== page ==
UCL Queen Square Institute of Neurology


Stephanie Schorge

Stephanie Schorge

We are interested in how ion channels alter neurological disorders (such as epilepsy and ataxias) and also how neurological disorders alter ion channels. In particular we are interested in how alternative splicing in ion channels changes their behaviour, and how changes caused by splicing may lead to changes in the course and treatment of diseases.

Voltage-gated ion channels are often subject to extensive alternative splicing and the functional and neurological impact of changes in this splicing, as well as the factors regulating it are currently largely unknown. In the lab we regularly record from sodium, potassium, calcium and chloride channels.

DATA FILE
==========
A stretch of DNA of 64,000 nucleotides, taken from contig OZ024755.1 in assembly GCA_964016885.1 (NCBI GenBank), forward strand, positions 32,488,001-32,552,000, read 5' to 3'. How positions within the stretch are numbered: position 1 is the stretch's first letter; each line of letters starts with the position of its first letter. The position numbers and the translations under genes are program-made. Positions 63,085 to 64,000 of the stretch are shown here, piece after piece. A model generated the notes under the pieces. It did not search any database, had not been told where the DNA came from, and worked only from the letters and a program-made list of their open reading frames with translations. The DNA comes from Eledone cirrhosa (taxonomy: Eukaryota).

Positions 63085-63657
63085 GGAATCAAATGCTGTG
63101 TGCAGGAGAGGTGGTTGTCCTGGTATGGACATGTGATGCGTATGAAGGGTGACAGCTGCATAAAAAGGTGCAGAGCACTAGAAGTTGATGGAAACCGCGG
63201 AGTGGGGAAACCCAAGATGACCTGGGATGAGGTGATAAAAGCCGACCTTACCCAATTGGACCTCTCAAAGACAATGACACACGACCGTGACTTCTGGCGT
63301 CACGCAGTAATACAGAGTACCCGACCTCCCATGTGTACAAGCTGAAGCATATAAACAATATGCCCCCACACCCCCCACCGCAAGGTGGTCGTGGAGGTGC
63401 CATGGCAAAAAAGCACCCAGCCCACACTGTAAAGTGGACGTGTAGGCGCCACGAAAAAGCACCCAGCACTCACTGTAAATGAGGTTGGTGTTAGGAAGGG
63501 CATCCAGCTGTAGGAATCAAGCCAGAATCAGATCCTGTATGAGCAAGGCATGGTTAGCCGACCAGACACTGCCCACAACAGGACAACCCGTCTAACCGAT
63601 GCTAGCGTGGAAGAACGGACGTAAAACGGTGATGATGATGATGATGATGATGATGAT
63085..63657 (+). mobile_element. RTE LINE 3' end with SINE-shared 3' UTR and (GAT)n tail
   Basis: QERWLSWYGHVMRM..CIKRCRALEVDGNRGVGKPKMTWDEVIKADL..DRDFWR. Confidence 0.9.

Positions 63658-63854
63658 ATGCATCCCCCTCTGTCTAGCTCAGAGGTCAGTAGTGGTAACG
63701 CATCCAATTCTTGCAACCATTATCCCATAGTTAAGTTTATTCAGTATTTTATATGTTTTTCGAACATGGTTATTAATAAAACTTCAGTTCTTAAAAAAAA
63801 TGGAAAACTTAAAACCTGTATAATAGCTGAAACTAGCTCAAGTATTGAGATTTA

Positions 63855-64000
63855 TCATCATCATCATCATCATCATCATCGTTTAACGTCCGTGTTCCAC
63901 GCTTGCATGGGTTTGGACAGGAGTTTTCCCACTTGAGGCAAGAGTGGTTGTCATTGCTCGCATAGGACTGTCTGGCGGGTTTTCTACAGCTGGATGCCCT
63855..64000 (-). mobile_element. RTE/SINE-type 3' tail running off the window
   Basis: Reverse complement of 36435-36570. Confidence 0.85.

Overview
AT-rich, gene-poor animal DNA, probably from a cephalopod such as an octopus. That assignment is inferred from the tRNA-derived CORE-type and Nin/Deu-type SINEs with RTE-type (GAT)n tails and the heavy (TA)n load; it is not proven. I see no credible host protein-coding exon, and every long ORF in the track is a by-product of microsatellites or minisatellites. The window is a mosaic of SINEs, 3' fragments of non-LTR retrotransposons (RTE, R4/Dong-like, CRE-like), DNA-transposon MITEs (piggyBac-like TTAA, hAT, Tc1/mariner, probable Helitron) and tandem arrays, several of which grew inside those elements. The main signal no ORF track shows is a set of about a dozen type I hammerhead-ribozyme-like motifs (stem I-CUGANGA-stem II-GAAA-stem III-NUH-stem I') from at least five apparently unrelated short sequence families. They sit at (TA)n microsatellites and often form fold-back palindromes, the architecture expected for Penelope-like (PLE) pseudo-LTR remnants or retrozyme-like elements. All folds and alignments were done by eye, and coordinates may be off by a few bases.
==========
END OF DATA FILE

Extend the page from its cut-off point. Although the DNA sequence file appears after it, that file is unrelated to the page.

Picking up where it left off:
A close collaboration with the MRC-funded Centre for Neuromuscular Diseases provides a regular stream of novel mutations identified in patients, as well as normally occurring splice variants. We have experimented with a variety of model systems, from oocytes to differentiated teratoma cells, and are constantly looking for ways to better reproduce the cellular environments that are relevant for the changes in ion channel behaviour.

Together with colleagues at the Experimental Epilepsy Group at the Institute of Neurology we have developed viral-mediated expression of ion channels, transporters and receptors as a novel strategy to treat focal epilepsy.

Role in the Synaptopathies Initiative

I aim to understand the consequences of genetic variability for ion channel assembly, trafficking and subcellular localisation in axons, dendrites and synapses, and to relate the consequences of altered function to the excitability of distinct classes of neurons.

More information on research in the Schorge lab